Hexvessel

Celestial Season – The Secret Teachings Review

Celestial Season – The Secret Teachings Review

“Talk about unexpectedly bumping into a long lost friend! Back in the 90s when the doom death movement was new and being driven by the “Peaceville Three,” there was a lesser known Dutch group called Celestial Season trying to horn in on the grimly emo fun. I first encountered them when I bought their 1995 sophomore album Solar Lovers and ended up quite taken with their gloomy yet accessible style. There were some great moments and I even loved their rendition of Ultravox‘s classic 80s hit “Vienna.” After that I never heard from Celestial Season again.” Surprise homework assignment!

Rope Sect – The Great Flood Review

Rope Sect – The Great Flood Review

Idle Hands took the metal scene by storm last year. Their debut Mana had an unexpectedly widespread appeal and proved conclusively that the love for gothic rock among us was not as dead as many thought. The comparison to Idle Hands is easily made when looking at Rope Sect’s The Great Flood, another band seeking to revive old school gothic rock, and perhaps that may contribute to the quickly amassing buzz around the fledgling band, but two quality EP’s and a guest spot for Grave Pleasures and Hexvessel frontman Matthew McNerney a.k.a. Kvohst will do nothing to quell the surging tide of hype.” Rope, buzz, cults and hype.

Hexvessel – Kindred Review

Hexvessel – Kindred Review

“Finnish forest folk band Hexvessel‘s music conjures images of druids and deep, misty woods, and I’ve been a fan since Steel covered No Holier Temple. I love this sort of mystical folk-influenced music, a genre my partner describes as “witchy music.” Right after I wrote about All Tree, I saw them play an enchanting show in an incense-steeped church in London. And now, of course, we’re all stuck in quarantine and unable to actually go wander in the woods. You’d think, then, that I should be excited for another album.” Forest fever.

Little Albert – Swamp King Review

Little Albert – Swamp King Review

“A long time, on a blog far, far away, when I was not yet even a learner n00b, an Angry Metal Ape reviewed haunting Italian doomsters, Messa’s debut Belfry and its follow up Feast for Water. The debut, in particular, blew away our Steely Primate. And while I am not sure to what degree his prediction has come true that Messa’s “name will be on people’s tongues soon enough,” it bloody well should have. Both albums were stunning (although it was the sophomore effort that captivated me, more than their debut). It was with some surprise, therefore, that I found Little Albert, the side project from Messa’s lead guitarist Alberto Piccolo, sitting, all alone and unmolested in the promo swamp.” Swamp kings can do anything.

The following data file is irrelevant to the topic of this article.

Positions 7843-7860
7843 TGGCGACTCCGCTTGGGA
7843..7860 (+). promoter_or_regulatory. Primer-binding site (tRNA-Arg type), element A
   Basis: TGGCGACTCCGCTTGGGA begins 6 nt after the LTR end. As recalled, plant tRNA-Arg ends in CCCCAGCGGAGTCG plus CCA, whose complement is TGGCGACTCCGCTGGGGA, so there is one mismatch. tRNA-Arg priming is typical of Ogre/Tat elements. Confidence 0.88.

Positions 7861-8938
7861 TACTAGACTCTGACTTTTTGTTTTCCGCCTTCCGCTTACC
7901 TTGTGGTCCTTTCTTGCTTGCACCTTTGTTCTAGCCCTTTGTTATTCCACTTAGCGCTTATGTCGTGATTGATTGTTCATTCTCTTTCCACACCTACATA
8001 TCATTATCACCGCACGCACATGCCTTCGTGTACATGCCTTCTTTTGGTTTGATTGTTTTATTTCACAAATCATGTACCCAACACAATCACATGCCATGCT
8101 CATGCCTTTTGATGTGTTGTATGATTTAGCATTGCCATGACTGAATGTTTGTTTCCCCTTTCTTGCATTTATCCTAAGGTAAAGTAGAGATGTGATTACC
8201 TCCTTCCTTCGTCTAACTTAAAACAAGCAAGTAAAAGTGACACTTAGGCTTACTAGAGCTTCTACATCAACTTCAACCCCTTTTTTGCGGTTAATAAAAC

Kadavar – For the Dead Travel Fast Review

Kadavar – For the Dead Travel Fast Review

“When Ghost popped out of the ground/Vatican and started spinning their poppy, Satanic throwback rock for the masses, they inadvertently birthed a whole new wave of acts seeking to merge the same 70s rock influences with occult imagery and demonic subject matter. One of the earliest adapters of this “new” style was Germany’s Kadavar, who fused psychedelic rock with horror and occult themes in ways that were as good and sometimes better than anything Ghost had done before.” Now THIS is dead racing!

Waste of Space Orchestra – Syntheosis Review

Waste of Space Orchestra – Syntheosis Review

“A certain thespian poise dominates throughout Syntheosis, the piece originally commissioned for Roadburn Festival 2018 and then turned into a proper studio recording. Highly conceptual, Waste of Space Orchestra narrate a quite demented story somewhere between magical realism and occult horror. The album develops intently and purposefully, tracing the lines of an imagined ritual and its performers, three mysterious creatures that aim ‘to open a portal that will suck them into a different reality of brain-mutilating color storms and ego-diminishing audio violence.’” Waste not, want more.

Hexvessel – All Tree Review

Hexvessel – All Tree Review

“One of the big things I look for in music is a sense of being taken elsewhere, of stepping aside from the real. I work a stressful tech job, and the next best thing to ditching my desk and marching off into the woods is music that makes me feel like I’m adrift in an ancient forest. This means I’m a big fan of ethereal, folksy influences in my music. Esben and the Witch‘s Older Terrors established itself as one of my favorite records ever, and I enjoyed Hexvessel‘s first few releases for similar reasons.” Let treedom ring.

Sink – Ark of Contempt and Anger Review

Sink – Ark of Contempt and Anger Review

“Just like death and taxes, you can count on Svart Records to artfully bestow the weird and the wonderful. Ark of Contempt and Anger‘s promo blurb begins by saying that ‘Sink have once again created an oddly compelling and strangely enchanting album that is truly in a league of its own.’ Add to that, Sink promises rich and complex compositions woven with enigmatic lyrics, and I’ll admit I had a hard time resisting this.” Plus there’s a cute dog on the cover!

Hexvessel – When We Are Death Review

Hexvessel – When We Are Death Review

Hexvessel came into my life in 2012 and filled a void in my soul I didn’t even know existed. You see, I didn’t have any Finnish psychedelic forest folk in what passed for my miserable existence, and only when I tasted of its rich goodness did I realize how much I always subconsciously hungered for it.” And the fire still burns.